Beyond RSA 91-A: How Public Is That Information?
By C. Christine Fillmore, Esq.
A lot of information flows through town and city offices in New Hampshire, and a lot of local officials and employees are expected to manage it. Town clerks, tax collectors, selectmen, town managers and administrators, office staff, public safety professionals, land use boards—virtually everyone in local government collects, creates, submits, organizes, uses and/or safeguards information about a variety of topics. Some of this information is public; some of it is not. While most officials and employees have a working knowledge of New Hampshire’s Right to Know Law, RSA Chapter 91-A, it is not the only law affecting the way information must be handled. Many other laws prohibit or limit the release of certain information. How many can you identify?
The following list includes many, but by no means all, of the lesser-known restrictions on the release of municipal information.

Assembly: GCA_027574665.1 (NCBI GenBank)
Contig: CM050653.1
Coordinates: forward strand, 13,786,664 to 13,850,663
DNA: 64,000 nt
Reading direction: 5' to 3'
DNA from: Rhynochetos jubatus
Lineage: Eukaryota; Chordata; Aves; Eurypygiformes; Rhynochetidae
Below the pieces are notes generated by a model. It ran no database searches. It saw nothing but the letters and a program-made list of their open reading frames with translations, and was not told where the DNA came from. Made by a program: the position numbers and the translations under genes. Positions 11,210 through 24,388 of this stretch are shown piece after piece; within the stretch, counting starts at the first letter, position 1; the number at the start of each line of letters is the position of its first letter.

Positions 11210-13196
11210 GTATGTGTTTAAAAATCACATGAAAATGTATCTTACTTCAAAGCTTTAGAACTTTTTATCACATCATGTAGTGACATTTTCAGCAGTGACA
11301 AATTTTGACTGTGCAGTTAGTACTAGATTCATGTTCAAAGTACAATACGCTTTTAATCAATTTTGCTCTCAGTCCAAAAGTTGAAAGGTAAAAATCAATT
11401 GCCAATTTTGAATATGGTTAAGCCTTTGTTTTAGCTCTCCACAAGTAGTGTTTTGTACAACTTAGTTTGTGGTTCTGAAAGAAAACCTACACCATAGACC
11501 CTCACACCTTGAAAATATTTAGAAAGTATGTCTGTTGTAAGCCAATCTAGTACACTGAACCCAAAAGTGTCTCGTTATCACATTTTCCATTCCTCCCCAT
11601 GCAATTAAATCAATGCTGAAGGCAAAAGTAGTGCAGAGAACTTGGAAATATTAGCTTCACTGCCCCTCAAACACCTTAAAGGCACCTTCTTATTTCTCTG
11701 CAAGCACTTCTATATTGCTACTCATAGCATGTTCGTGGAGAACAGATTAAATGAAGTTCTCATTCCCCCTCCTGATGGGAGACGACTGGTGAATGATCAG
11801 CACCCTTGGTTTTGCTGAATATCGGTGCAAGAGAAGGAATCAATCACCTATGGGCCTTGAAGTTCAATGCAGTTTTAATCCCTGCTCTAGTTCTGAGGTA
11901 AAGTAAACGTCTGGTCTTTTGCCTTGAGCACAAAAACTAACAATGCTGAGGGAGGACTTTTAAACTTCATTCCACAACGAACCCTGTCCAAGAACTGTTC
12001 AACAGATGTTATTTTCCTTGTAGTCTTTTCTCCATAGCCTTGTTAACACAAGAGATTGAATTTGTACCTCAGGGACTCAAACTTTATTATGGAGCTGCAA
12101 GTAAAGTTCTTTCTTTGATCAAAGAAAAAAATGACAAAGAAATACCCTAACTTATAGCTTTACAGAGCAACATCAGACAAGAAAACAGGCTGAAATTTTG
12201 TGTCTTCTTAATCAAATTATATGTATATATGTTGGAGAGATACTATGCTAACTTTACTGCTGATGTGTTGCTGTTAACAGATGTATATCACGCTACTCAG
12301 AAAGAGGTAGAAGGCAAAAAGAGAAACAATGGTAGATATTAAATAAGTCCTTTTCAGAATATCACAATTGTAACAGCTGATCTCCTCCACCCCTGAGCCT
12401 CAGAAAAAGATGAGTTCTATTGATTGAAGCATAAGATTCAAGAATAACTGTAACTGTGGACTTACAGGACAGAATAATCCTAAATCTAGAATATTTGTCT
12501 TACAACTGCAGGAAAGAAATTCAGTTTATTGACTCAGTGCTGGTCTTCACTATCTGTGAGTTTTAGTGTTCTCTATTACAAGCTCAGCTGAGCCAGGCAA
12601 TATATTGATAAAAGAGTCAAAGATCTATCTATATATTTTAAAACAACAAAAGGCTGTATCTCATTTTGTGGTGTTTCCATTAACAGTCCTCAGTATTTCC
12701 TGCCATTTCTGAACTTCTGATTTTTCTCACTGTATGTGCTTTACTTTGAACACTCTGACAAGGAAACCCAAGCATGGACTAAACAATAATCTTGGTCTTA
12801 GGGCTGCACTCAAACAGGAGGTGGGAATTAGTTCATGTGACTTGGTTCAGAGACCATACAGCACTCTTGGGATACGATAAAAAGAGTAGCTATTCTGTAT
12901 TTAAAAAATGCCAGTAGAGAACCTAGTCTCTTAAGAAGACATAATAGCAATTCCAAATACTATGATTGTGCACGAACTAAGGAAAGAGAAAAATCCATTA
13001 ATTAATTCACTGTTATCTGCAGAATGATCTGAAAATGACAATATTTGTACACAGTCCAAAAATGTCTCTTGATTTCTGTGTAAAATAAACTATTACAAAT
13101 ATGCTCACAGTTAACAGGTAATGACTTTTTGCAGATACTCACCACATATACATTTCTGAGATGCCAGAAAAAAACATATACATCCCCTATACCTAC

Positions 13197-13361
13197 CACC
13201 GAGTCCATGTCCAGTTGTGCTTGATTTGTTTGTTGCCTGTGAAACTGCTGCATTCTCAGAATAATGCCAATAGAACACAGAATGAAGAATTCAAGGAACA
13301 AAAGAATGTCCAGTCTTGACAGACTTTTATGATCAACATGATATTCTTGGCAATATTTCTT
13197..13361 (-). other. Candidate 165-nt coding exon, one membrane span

Names of Local Welfare Recipients
Regardless of any other legal requirement to release information about municipal expenditures, RSA 165:2-c prohibits all local officials from publishing or disclosing the name, address or any other identifying information about any person who has received local welfare assistance, except as necessary to administer that assistance. This means that the welfare administrator may (with properly signed releases) discuss the information as required to verify eligibility and coordinate assistance, but otherwise the information may not be published in the annual report or any other document, it may not be released to the public, and it may not be included on internal reports that will be seen by anyone other than welfare officials. Any taxpayer may see an itemized account of welfare assistance furnished by the municipality, without the names or other identifying information of those who have received it.
Eligibility for Certain Property Tax Exemptions